- Wedding: September 2008 - A tiny town just outside of Glacier National Park
Before my pregnancy, I had just finished training for a 3-day bike ride across three mountain passes. Needless to say, I was in tip-top shape. At 5′ 10″ I was just under 150 lbs. Not my lowest weight, but plenty of muscle mass to take into account. I was cross-training on my own and with a trainer weekly. The week I found out I was pregnant, we climbed 2 mountains, hiked 37 miles, and biked another 55. I’m not exaggerating.
Then, first-trimester assitude kicked in, and I scaled back on exercise majorly because I felt so BLERGH. I would still go to the gym, and saw my trainer once a week, but it was definitely nothing hardcore. Once my energy started coming back, I was able to exercise a bit more strenuously through about week 12, when things like sprinting and pull-ups started feeling WEIRD and like too much for my body.
My weight stayed stable at 150 until 10 weeks, and at that point I started gaining about a pound a week. I’m up just over 8 lbs at 19 weeks 4 days. For my size, I fully expect to gain about 30-35 lbs with this pregnancy. I’ll be very surprised if I gain less.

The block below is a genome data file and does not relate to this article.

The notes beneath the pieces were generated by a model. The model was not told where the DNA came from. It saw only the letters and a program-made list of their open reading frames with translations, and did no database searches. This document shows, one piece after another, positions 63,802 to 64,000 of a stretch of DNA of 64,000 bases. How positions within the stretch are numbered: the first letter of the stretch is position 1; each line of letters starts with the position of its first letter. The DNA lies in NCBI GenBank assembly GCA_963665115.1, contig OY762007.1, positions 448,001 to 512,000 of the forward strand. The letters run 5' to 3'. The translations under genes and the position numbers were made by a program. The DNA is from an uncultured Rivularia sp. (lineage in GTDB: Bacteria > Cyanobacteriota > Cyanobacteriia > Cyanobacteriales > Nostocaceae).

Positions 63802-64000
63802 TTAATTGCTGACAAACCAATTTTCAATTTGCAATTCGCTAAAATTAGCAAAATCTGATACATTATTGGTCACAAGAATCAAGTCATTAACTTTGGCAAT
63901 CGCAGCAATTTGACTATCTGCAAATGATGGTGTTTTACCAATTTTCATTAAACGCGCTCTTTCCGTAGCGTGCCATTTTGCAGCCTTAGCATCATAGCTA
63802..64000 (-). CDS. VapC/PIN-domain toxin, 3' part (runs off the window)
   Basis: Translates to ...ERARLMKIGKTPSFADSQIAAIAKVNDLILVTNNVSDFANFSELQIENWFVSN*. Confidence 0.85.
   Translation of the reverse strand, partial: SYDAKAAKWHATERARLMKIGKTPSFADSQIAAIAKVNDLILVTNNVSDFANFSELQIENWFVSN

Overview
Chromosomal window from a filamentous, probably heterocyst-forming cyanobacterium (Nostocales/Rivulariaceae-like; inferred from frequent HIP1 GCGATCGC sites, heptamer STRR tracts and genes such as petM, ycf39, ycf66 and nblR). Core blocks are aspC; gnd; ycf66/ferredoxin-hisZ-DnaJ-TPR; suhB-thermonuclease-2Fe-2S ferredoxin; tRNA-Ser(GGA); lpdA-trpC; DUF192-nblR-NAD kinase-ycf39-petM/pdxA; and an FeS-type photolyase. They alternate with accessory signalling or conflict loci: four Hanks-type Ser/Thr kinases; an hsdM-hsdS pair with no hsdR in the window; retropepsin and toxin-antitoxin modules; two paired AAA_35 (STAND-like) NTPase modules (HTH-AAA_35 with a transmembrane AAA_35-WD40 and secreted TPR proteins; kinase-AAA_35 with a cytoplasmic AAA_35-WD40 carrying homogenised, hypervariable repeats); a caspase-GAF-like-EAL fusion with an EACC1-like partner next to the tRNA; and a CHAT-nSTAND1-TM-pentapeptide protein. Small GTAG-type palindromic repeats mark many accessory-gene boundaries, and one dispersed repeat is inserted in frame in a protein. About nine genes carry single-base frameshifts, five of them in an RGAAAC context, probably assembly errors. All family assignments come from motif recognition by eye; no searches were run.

Most women don’t realize that their caloric needs change by only a small amount during pregnancy. Approximately 300 calories extra is all your body requires during the second and third trimesters. This, sadly, is disproportionately low compared to the hunger most of us feel and the severity of our blood-sugar fluxuations. Self included.
One thing that is important to remember is that most of the weight you gain during your pregnancy is NOT body fat. Increased blood volume, amniotic fluid, organ growth, and of course the baby itself contribute to the largest percentage of pregnancy weight. One figure I’ve seen says that for a 25-lb weight gain in a normal pregnancy, only about 20% of the weight is fat. That’s 5 pounds over 9 months. NOT A BIG DEAL!
For women who breastfeed, this weight often comes off during the first month post-pregnancy as a result of caloric detriment from breastfeeding alone. That doesn’t mean you will return to the same “shape,” or look the same, as it takes work to re-train muscle and skin tone for most people. Staying hydrated can help!